S.A.D. (Seasonal Affective Disorder) caused by the loss of light, increases feelings of sadness and can result in loss of sleep, irritability, overeating and difficulty in concentrating. A decreased amount of light passes through the eyes during fall and winter, which reduces the release of serotonin, an important brain chemical. Melatonin, a sleep-related hormone secreted by the pineal gland in the brain, has also been linked to S.A.D. Depressive symptoms can begin to occur when this happens.
Winter blues is similar to S.A.D. in some ways, but the symptoms are reduced. Winter Worsening is another condition that deepens over the winter months.
By February, grievers who enter the depth of winter already sad, already depressed and feeling that their grief is getting worse, bring with them intense feelings of loss that they've been carrying for an undetermined length of time.
Often grief is misinterpreted or misunderstood. Their symptoms may be similar to those of S.A.D., Winter Blues and even Winter Worsening, but their recovery can be quite different.
Grieving through winter months is often very difficult. Grievers look for ways to survive their personal loss. The root words for survival come from the Latin words 'sur' meaning beyond and 'vivo' meaning live. To survive, then, means to find the resources (experiences and knowledge and support) to 'live beyond' personal loss.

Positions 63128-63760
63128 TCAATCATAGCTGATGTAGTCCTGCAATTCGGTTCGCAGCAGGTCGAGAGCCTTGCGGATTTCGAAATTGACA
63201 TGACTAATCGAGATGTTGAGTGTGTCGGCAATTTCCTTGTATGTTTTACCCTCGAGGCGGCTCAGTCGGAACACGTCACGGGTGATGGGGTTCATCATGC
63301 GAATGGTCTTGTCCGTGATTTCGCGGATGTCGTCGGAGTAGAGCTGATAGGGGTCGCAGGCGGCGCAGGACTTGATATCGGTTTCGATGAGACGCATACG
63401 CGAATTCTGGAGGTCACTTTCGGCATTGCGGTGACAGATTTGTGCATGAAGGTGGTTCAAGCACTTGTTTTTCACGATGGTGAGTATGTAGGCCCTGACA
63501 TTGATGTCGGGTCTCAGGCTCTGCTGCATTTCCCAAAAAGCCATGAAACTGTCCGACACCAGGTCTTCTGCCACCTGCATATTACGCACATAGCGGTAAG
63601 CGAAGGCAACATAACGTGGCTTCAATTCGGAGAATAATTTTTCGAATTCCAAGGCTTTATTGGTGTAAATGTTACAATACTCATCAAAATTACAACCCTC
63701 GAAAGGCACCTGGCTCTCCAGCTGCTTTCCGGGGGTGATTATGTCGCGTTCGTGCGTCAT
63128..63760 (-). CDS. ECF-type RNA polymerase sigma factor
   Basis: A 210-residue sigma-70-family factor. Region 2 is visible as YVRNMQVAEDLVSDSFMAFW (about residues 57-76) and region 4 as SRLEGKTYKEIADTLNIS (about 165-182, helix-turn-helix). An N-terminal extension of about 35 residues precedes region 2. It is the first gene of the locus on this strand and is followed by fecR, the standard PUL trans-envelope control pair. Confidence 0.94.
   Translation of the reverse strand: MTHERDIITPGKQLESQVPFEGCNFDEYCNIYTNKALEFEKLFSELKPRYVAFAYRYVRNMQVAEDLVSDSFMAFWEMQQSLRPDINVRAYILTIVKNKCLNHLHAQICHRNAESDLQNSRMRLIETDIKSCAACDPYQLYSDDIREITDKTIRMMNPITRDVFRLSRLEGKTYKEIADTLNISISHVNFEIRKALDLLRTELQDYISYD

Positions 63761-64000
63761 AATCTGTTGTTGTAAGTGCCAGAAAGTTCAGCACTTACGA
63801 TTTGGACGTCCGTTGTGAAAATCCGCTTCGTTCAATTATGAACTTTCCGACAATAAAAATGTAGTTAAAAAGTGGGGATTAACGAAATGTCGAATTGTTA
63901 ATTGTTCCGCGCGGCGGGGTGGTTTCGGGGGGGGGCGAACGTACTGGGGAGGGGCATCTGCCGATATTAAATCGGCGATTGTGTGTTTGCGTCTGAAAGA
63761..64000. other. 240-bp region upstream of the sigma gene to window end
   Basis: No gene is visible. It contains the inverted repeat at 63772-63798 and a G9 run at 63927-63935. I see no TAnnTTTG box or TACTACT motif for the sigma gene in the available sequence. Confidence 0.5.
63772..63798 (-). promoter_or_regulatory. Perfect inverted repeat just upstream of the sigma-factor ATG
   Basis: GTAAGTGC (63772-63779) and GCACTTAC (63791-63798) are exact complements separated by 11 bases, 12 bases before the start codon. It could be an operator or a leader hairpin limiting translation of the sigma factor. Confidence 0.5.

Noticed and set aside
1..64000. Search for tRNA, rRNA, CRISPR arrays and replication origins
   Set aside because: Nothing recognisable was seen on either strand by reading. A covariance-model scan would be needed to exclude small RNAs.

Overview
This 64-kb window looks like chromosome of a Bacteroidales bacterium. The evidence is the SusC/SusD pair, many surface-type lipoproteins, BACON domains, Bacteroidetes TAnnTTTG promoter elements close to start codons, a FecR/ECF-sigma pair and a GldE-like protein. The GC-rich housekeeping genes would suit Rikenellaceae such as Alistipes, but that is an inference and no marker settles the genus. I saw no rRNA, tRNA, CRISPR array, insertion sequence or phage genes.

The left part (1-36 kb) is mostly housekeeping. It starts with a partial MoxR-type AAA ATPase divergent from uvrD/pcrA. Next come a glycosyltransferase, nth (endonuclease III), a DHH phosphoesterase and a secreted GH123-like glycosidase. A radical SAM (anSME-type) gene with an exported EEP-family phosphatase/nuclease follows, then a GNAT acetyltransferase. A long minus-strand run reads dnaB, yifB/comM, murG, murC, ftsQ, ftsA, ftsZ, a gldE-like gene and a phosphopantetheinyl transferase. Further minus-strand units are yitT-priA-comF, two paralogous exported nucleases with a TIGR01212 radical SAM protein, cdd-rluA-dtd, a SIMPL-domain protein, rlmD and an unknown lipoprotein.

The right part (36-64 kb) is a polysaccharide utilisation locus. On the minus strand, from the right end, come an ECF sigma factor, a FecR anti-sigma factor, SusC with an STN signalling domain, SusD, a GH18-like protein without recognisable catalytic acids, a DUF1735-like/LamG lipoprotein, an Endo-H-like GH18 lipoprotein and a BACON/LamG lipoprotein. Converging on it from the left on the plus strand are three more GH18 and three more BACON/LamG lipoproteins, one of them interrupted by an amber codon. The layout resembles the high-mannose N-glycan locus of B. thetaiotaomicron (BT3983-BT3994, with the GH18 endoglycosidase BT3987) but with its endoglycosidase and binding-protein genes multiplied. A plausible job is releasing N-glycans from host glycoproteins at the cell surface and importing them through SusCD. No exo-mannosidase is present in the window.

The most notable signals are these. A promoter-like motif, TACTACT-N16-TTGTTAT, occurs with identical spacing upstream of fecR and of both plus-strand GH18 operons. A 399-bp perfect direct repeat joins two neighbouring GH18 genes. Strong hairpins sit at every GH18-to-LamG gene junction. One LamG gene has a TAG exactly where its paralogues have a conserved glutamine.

Dull winter days are not very helpful. The landscape reflects personal emotions: colourless landscape, various shades of grey against grey, bushes and trees against grey sky, black tree trunks of various size as they poke through white grey snow.
The elements often offer uncertainty in weather conditions. When you do decide to get out of the house and go shopping or visiting, you are limited.
So what can a griever do during the month of February? Here are a few hints that might be helpful:
Find a suitable place or person with whom to share your feelings 
Buy an amaryllis and watch it grow
Go to a flower show
Look through a seed catalogue and plant a winter garden or indoor flower pots
Buy a bright coloured piece of clothing
Volunteer in a children's program
Visit a senior's residence
Purchase a vanilla scented candle  
Leave extra lights on in the house – hang light reflectors in windows – place mirrors in noticeable places.
Make a habit of going outside for a walk or just to clean the snow off the veranda when the sun is shining